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No. 15-1476
On a Petition for Writ of Mandamus from the
United States District Court for the Eastern District of Pennsylvania
(Related to D.C. Civ. Action No. 2:14-cv-03254)
District Judge: Honorable Stewart Dalzell
Submitted Pursuant to Rule 21, Fed. R. App. P.
June 11, 2015

Before: FUENTES, GREENAWAY, JR., and VANASKIE, Circuit Judges

(Opinion filed: June 26, 2015)
Pro se petitioner Gary Wilson seeks a writ of mandamus compelling the District
Court to rule on his 28 U.S.C. 2254 petition. For the following reasons, we will deny
the requested relief.

This disposition is not an opinion of the full Court and pursuant to I.O.P. 5.7 does not
constitute binding precedent.

Wilson filed a habeas petition in the District Court in June 2014, and thereafter
was twice allowed to amend his petition. The initial briefing on Wilsons amended
habeas petition was completed in November 2014, and Wilson filed the current petition
for a writ of mandamus in February 2015.1 On May 19, 2015, the Magistrate Judge
ordered the respondent to file a supplemental response to Wilsons habeas petition within
twenty days.
Mandamus is an extraordinary remedy that we may grant only when the petitioner
has a clear right to relief and no other adequate means to obtain it. See In re Diet Drugs
Prods. Liab. Litig., 418 F.3d 372, 378 (3d Cir. 2005). Although district courts are
generally given discretion to control their dockets, see In re Fine Paper Antitrust Litig.,
685 F.2d 810, 817 (3d Cir. 1982), an appellate court may issue a writ of mandamus when
an undue delay is tantamount to a failure to exercise jurisdiction, Madden v. Myers,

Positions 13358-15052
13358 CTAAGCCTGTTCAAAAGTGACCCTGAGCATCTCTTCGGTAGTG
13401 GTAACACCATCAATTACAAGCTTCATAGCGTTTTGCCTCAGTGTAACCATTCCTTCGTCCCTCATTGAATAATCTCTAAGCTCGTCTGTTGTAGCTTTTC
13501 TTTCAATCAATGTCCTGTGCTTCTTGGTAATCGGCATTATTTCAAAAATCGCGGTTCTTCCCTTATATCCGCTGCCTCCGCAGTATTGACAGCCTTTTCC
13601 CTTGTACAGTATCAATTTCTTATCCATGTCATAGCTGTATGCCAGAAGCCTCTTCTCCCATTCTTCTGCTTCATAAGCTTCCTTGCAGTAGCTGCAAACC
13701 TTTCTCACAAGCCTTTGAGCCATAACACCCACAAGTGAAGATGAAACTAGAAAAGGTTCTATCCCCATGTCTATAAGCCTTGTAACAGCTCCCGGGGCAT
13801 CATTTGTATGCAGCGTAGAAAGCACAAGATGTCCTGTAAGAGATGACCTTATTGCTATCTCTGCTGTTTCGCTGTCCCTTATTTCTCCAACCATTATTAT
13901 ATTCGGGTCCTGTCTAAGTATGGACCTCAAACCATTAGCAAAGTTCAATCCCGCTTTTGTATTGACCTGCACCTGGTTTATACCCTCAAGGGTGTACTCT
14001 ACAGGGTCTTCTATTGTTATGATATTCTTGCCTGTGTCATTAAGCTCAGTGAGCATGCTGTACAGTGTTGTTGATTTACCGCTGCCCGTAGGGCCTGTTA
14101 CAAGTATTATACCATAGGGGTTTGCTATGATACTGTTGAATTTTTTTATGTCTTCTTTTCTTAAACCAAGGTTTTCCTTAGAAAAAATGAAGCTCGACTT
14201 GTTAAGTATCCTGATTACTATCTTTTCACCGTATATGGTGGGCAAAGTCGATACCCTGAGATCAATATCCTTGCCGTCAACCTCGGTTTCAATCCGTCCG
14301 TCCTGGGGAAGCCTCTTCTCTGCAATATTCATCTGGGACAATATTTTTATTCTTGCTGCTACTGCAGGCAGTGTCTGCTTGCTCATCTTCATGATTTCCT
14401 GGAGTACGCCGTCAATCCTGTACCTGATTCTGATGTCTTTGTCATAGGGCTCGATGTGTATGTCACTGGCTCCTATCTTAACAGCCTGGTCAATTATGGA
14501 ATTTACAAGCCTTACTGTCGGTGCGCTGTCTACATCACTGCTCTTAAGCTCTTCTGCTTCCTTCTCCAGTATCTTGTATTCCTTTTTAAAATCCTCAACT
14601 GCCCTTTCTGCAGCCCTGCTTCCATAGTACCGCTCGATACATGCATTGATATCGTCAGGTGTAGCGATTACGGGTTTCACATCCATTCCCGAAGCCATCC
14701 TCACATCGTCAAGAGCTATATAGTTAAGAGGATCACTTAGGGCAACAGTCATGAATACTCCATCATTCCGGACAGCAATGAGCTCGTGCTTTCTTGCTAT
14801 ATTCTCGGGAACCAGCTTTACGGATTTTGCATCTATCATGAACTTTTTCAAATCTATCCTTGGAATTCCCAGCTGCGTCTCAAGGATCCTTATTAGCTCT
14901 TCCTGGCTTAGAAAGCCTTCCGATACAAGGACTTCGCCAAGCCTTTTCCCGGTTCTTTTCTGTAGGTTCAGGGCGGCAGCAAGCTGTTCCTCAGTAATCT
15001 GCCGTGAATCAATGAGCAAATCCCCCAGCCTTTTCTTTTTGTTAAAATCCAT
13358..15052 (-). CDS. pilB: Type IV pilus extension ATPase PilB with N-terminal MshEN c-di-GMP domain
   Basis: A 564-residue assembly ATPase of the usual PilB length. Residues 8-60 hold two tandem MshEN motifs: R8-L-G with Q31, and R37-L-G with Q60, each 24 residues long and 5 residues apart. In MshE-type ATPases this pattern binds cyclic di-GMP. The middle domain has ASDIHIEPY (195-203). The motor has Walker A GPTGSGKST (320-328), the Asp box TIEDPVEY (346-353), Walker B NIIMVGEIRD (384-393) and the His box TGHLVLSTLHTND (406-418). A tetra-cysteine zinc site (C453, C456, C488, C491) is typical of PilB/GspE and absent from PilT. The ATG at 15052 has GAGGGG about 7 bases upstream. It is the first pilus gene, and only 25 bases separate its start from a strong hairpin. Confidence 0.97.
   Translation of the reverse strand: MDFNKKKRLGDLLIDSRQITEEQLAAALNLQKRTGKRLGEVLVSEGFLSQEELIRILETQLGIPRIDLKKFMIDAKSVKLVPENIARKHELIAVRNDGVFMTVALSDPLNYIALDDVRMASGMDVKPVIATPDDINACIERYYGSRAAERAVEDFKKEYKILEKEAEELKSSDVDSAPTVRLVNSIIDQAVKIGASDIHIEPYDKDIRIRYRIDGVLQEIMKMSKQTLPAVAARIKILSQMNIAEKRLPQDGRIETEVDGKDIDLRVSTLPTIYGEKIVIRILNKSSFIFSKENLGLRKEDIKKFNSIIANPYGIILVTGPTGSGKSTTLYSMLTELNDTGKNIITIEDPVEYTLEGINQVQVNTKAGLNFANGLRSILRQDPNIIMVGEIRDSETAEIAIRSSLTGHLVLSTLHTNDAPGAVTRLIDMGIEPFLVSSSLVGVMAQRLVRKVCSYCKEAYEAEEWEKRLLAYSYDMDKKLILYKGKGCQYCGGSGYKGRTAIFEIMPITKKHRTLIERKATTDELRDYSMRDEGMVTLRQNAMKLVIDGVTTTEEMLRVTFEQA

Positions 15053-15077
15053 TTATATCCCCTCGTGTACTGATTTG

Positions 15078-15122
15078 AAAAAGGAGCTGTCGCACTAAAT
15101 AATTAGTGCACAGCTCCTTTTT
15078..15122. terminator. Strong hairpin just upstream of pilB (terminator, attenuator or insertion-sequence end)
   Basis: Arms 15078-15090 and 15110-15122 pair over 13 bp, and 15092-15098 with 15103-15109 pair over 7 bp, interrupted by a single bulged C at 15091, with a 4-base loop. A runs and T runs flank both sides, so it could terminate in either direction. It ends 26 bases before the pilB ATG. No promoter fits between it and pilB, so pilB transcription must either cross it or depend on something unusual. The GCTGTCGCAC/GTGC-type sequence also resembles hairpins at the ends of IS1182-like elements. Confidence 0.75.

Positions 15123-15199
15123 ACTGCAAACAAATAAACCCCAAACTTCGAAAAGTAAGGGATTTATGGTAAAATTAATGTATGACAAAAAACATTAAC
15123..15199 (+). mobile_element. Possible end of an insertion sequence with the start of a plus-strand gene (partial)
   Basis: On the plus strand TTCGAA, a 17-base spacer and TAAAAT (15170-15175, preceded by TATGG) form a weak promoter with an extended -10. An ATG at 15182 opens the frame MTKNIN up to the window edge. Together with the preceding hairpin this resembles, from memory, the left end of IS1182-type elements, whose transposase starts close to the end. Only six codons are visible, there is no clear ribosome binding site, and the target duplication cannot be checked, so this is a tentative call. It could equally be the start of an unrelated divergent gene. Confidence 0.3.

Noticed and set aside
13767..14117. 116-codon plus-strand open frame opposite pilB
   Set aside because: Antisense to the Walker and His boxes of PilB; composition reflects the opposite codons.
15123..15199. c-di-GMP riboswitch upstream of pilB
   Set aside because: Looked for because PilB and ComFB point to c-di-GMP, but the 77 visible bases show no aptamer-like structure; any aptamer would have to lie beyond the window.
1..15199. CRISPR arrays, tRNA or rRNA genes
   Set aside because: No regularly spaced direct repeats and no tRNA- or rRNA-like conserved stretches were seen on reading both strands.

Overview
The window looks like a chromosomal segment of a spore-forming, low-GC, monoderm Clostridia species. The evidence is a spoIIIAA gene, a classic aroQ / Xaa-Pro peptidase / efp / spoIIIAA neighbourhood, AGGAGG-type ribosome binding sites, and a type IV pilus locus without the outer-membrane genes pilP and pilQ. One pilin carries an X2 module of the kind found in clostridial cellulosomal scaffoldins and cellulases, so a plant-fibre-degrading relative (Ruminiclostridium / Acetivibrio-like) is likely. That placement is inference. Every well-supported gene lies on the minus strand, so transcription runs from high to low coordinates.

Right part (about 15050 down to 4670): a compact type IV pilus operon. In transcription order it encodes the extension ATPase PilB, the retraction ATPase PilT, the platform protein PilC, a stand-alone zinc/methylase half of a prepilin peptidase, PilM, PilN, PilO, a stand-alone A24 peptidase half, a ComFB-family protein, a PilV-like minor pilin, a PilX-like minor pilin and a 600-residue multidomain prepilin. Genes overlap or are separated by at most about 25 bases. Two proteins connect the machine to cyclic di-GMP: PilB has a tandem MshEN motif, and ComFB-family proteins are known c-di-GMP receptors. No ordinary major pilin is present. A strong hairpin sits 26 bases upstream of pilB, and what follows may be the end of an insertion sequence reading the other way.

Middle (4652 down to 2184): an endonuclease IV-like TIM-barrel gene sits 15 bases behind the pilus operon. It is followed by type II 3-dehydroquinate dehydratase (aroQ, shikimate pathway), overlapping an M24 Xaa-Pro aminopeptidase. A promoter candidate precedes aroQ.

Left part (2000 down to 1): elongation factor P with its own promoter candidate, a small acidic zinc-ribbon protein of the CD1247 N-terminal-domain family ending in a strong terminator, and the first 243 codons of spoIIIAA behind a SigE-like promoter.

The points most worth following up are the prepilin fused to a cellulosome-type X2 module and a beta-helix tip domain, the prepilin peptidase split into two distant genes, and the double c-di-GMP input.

102 F.3d 74, 79 (3d Cir. 1996), superseded in part on other grounds by 3d Cir. L.A.R.
24.1(c). Here, there is no basis for granting the petition for a writ of mandamus. There
may have been a short delay between the completion of briefing on Wilsons habeas
petition and the Magistrate Judges May 2015 order for a supplemental response, but that
order shows that the Magistrate Judge is actively considering Wilsons petition, and we

In April 2015, we issued an order notifying Wilson that we would not take action on his
petition until he filed a copy of the petition with the District Court. We received notice of
service on the District Court in May 2015. Accordingly, the petition is ready for

see no reason to believe that the District Court will not adjudicate it in due course.
Therefore, Wilsons petition for a writ of mandamus will be denied.2

We note that Wilson also seems to request that we decide issues concerning his
sentence, including the conditions of his parole. The propriety of his sentence is
currently pending before the District Court. If the District Courts adjudication of
Wilsons habeas petition is not in his favor, he may, at the appropriate time, apply to this
Court for a certificate of appealability. See 28 U.S.C. 2253.